Merci loves cats, possibly because she lives in a house with several of them. She was playmate to Cyndi, a rescued kitten, and presently has a kitten of her own, Percy, that she found and rescued. They love her and delight in her attention, even though she sometimes gets overly excited when playing with them and starts rolling them around like they are sturdy puppies. They’re buddies that chase each other around the house. So she rushes at all cats, as if to say, Hi, I’m your friend. Let’s play. She doesn’t understand that her size and enthusiasm are intimidating to smaller animals. Plus, in her excitement, she whines and yelps.

The cats are becoming accustomed to Merci’s presence. They kittens come to greet her occasionally now, but then run away. When Merci is calm, the cats are curious and more receptive to her.

If Jesus had been loud, argumentative and overbearing, people would have run away from him too. But he was humble, with a servant’s heart, and so he drew some people close where he could teach them about God the Father. He set the example. Are we drawing people to God, as Jesus did, or are we scaring them away, as Merci sometimes scatters the cats?

© 2004 Janice Price

Monday, September 13, 2004


"Cinderella" Cyndi

A Cinderella Story
by Janice Price

“Here she comes. Don’t let her get away,” Doug says with fervency.

It is February and there is a possibility of snow for tomorrow. We are joint creaking, muscles groaning, too-old-for-this folks crawling on the cold, wet ground. Doug has backed his automobile onto ramps and is lying underneath it, blindly and patiently working a flexible hose above his head to nudge a kitten from her hiding place.

My brother is muttering about folks who dump their responsibilities onto others. A week ago someone abandoned two young kittens on his property. His dog killed one. The other has survived the same fate by hiding under a car and eating food left for her.

She makes no attempt to bite when I grab her. Once inside the carrier she trembles violently and mews as I drive home.

The story of Cinderella comes to mind. She was unloved and unwanted but had a dramatic change of circumstance. I name the kitten Cinder.

I close the kitten in the bedroom and spend a lot of time on the cold carpet, but I diligently capture, recapture and calm the terrified kitten. I pass the night scrunched and sleepless on a love seat in the living room so the dog and cats won’t scratch and cry at the bedroom door. I walk her around the house and introduce her to the other animals. Twenty-six hours after she arrives, she trots confidently from the bedroom into the living room and makes herself at home.

The dirty, matted mass of hair is wiped, dried and brushed until it is soft and luxuriant. She no longer reeks of dirty engine oil. She’s a shiny-eyed, sashaying, cotton ball with a tail beauty. Cinder is now Cyndi.

Sometimes life can dump us in a desert of loneliness, fear and hunger. We need to be nudged out from under the car. It can be embarrassing to accept a helping hand, even from family members, but God desires that we learn humility. We have the opportunity to be blessed and to be a blessing to those who help us – if we don’t allow the pride of “independence” to rule our spirit.

Cyndi was rescued three days ago. She wasn’t expecting two rescuers and she didn’t voluntarily leave her temporary comfort zone, but she accepted the change in circumstances and quickly adapted. Her life will never be the same.

Whether we create our own trap or life springs one on us, God can and will send rescuers, but we have to let go of our “do it myself” attitude. When we humble ourselves before God, he can work wonders in our lives.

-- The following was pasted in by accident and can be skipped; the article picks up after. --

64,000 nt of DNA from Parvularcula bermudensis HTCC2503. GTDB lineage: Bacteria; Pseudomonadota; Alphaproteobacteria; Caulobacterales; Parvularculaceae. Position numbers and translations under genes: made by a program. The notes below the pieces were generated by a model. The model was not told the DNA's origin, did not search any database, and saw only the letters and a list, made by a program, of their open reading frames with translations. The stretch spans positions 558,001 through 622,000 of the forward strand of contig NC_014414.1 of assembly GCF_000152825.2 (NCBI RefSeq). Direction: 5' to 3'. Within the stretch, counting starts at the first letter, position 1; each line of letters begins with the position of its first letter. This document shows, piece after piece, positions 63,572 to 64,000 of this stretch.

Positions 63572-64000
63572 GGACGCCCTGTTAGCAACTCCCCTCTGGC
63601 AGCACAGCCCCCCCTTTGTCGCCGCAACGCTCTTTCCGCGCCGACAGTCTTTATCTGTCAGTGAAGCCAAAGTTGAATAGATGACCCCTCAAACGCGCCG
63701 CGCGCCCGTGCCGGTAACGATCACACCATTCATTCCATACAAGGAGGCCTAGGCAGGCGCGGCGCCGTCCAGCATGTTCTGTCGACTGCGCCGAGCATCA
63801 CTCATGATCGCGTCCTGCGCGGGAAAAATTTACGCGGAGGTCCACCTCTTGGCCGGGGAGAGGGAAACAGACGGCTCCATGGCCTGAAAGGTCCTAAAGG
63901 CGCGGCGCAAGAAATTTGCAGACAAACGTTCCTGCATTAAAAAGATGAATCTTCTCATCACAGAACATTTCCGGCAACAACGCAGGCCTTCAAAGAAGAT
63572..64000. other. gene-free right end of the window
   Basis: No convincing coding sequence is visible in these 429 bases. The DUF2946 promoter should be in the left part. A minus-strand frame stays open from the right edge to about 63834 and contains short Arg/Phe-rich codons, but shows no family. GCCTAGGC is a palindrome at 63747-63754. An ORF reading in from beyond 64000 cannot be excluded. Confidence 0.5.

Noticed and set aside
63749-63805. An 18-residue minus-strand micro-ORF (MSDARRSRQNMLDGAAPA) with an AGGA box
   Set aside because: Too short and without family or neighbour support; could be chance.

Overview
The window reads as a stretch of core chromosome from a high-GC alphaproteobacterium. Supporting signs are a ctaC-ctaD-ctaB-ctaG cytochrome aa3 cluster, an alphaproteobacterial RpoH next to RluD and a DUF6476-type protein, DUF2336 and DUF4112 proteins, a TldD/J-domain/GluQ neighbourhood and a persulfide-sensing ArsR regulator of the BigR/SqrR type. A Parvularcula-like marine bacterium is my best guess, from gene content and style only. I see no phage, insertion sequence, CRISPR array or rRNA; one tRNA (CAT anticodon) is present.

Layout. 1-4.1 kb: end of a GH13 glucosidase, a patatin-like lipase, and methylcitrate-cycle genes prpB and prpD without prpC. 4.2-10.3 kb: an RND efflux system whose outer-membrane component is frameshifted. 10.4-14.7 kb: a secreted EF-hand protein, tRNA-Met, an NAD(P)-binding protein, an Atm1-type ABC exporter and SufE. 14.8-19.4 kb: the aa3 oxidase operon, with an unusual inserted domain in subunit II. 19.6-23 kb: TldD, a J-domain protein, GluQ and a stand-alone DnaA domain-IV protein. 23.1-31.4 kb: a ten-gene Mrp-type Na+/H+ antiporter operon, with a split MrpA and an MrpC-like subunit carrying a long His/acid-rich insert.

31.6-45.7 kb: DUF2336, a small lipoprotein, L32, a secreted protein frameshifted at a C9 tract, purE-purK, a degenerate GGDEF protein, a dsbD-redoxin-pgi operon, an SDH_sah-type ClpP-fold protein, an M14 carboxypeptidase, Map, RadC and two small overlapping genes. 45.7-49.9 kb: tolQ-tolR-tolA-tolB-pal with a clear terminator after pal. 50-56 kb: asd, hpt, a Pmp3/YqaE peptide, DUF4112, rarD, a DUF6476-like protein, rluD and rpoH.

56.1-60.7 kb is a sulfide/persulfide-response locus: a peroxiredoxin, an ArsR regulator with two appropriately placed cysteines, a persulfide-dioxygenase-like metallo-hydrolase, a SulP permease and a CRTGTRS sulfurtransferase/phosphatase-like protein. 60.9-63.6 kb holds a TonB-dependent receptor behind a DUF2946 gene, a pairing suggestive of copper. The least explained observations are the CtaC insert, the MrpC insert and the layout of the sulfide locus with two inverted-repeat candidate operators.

© 2004 Janice Price

Saturday, September 11, 2004


A Tree Grew in Georgia
by Janice Price

Two years ago the large oak tree in front of my house dropped a load of large branches on a passing car. Just a short time before, after a thunderstorm, I was picking up branches in the same area. I wrote to the city manager, hopeful the city would cut down the tree. Within two days a city crew arrived to trim it.

Three weeks ago a city crew arrived unexpectedly to cut it down. I was so relieved to see the tree removed I didn’t mind the numerous trucks on the lawn or the tractor tire gouging a piece of turf. The stump revealed a gaping hole in the center. It looked like a barbecue pit with the rotting wood crumbling to the touch.

The other day hurricane Frances brought heavy rain and high winds to middle Georgia. Tree limbs falling on electric wires caused frequent booms, like small explosions. One was so close I toured the house in the dark, checking outside each door and window for signs of a fire. Soon the booms stopped as the electricity went out overnight.

After a sleepless night, the alarm radio played static. The local radio station was off the air. I cleaned up my yard and a neighbor’s. I piled the debris on the curb nearest the largest limb from their pecan tree.

Yesterday I grew concerned about Iris’ phone being busy for two straight days. I walked to the end of the block and was shocked to see a city crew cutting up a tree that had fallen on a corner house, directly over the bed where Jane lay. Jane was probably alive because the oak was partly supported by a smaller tree beside the house. Three other trees had fallen within three blocks and one had cut off power and phone service to Iris’ home. She was at the hospital being treated for injuries from a fall at a relative’s house, where she and her husband stayed, waiting for their electricity to be restored.

I walked the dog under huge oaks, dodging strewn branches. We passed a house partly crushed under a massive tree. Signs of storm damage were everywhere. This corner fared well.

I have been thanking God for the timely removal of my oak tree, or it could have blown over onto the house or a passing car.

The damage in this area was light compared to Florida and southern Georgia. Disaster funds of agencies assisting the victims and evacuees are being taxed. Emergency personnel are exhausted and another storm is heading for Florida.

Pray for all those whose lives, like the mighty oak trees, have been uprooted.

© 2005 Janice Price